Geology and Landscape Development
The Mabou Highlands lie southwest of the Cape Breton highlands on the Northumberland Strait. They form a rounded knoll 15 km by 8 km which reaches an elevation of 335 m at the north end and 320 m at the south end. The surface of the Mabou Highlands is highly dissected, and little remains of the original plateau. The sides are deeply eroded. The area is underlain by two rock types: one is a series of metamorphosed sedimentary and
volcanic rocks, and the other is a gneiss complex. Both are probably Precambrian in age and are comparable to similar rocks found in the Cape Breton highlands (Regions 100 and 200). Both are very resistant to erosion. The western boundary of this block of Avalon crust is a north-south fault which has set Devonian-Carboniferous sandstones against the Precambrian strata.
The Mabou Highlands are almost entirely surrounded by Horton strata, but unlike other sections of the Avalon Uplands, they stand out in high relief against these rocks. At the boundaries the hills rapidly climb to 200 m above the Horton deposits. There are steep cliffs along the rather even Northumberland coastline from Port Ban to Cape Mabou.
Coarse glacial deposits lie against the lower slopes of the Mabou Highlands south of Inverness. Other finer sandy deposits are found on the banks of Broad Cove, ascending to more than 150 m above sea level.
Streams that flow in wide valleys near the crest of the Mabou Highlands occupy deep gorges further down the slopes and are separated by rounded valley shoulders. The drainage exhibits a radial pattern, with stream systems draining outwards from the rounded crest.
Groundwater springs and seeps can be found in areas with colluvial deposits.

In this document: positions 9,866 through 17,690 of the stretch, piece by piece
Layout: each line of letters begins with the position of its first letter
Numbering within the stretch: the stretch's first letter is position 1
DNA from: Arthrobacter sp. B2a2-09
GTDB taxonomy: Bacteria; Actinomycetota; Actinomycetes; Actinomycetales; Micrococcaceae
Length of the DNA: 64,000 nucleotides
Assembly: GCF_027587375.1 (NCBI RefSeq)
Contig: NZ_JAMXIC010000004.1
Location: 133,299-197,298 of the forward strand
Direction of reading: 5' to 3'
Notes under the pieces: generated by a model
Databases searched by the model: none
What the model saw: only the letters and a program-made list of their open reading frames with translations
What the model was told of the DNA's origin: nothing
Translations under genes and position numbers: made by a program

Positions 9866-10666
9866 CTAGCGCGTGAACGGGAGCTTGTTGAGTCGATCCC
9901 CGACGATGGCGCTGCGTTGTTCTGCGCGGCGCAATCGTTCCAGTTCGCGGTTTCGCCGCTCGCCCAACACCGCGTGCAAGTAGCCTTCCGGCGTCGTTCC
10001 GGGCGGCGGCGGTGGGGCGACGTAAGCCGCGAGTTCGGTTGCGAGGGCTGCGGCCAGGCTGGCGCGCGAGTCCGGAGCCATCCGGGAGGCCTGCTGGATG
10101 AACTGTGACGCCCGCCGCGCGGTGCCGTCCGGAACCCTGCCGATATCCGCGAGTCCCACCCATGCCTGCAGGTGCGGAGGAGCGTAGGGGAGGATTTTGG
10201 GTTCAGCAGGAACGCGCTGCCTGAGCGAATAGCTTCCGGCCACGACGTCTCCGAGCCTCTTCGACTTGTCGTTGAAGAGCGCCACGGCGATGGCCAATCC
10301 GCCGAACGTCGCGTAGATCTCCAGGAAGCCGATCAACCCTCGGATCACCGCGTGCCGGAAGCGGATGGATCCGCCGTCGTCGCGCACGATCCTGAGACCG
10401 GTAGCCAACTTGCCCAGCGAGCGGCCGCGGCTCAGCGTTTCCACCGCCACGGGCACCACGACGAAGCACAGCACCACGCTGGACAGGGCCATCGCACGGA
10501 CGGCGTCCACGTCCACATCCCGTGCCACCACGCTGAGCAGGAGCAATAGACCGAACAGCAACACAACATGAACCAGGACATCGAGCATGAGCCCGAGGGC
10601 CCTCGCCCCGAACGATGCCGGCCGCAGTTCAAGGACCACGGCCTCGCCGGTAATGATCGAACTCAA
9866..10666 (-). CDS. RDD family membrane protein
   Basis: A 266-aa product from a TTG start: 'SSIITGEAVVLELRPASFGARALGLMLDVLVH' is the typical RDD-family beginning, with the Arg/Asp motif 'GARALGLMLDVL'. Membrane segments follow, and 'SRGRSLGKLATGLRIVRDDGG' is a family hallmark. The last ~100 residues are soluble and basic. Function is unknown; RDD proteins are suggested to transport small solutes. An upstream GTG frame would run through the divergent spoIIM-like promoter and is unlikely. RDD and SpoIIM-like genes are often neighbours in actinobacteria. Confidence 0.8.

The main soil series is Thom, a well-drained, stony, sandy loam. Thom soils are heavily podzolized, with a thick iron humate B horizon. Small areas of peat are common in depressions.
Away from the immediate influence of the winds off the Gulf of St. Lawrence, shade-tolerant hardwoods dominate the upland plateau in this Unit, with Sugar Maple, Yellow Birch, and American Beech being the main species. White Spruce and Balsam Fir are found on coastal sites, while Balsam Fir, spruce, and Eastern Hemlock form softwood stands or mixedwood stands with Red Maple and birch on the lower slopes. A large area around South
Cape Mountain has been cleared for use as a community pasture.
Trapping in the northern part of the Mabou Hills in July and September 1982 revealed that no Rock Voles or Gaspé Shrews were present, but otherwise the small-mammal fauna was diverse. Bald Eagles are frequently seen near Mabou Harbour.
The marginal farmland of the Mabou Highlands was settled by Scots in the mid-nineteenth century, with subsistence agriculture and sheep farming forming much of the economic base, together with the timber trade and mining nearby. Many of these farms were later abandoned, and forest succession ensued. However, sheep farming is still practised here today. The Sight Point Walking Trail has long been a recreational attraction here. Seasonal hunting also takes place in these highlands.
Sites of Special Interest
- Sight Point - exposures of Precambrian intrusive rocks
- Inverness and Broad Cove - raised beaches
Provincial Parks and Park Reserves
Proposed Parks and Protected Areas System includes Natural Landscape 60.
- Sight Point, Glenora Falls
The Avalon and Meguma Zones
Terrestrial Glacial Deposits and Landscape Features
Birds of Prey
Animals and Resources
Hardwood Forest (Sugar Maple, Yellow Birch, Beech Association)
Mixedwood Forest (Spruce, Fir, Pine-Maple, Birch Association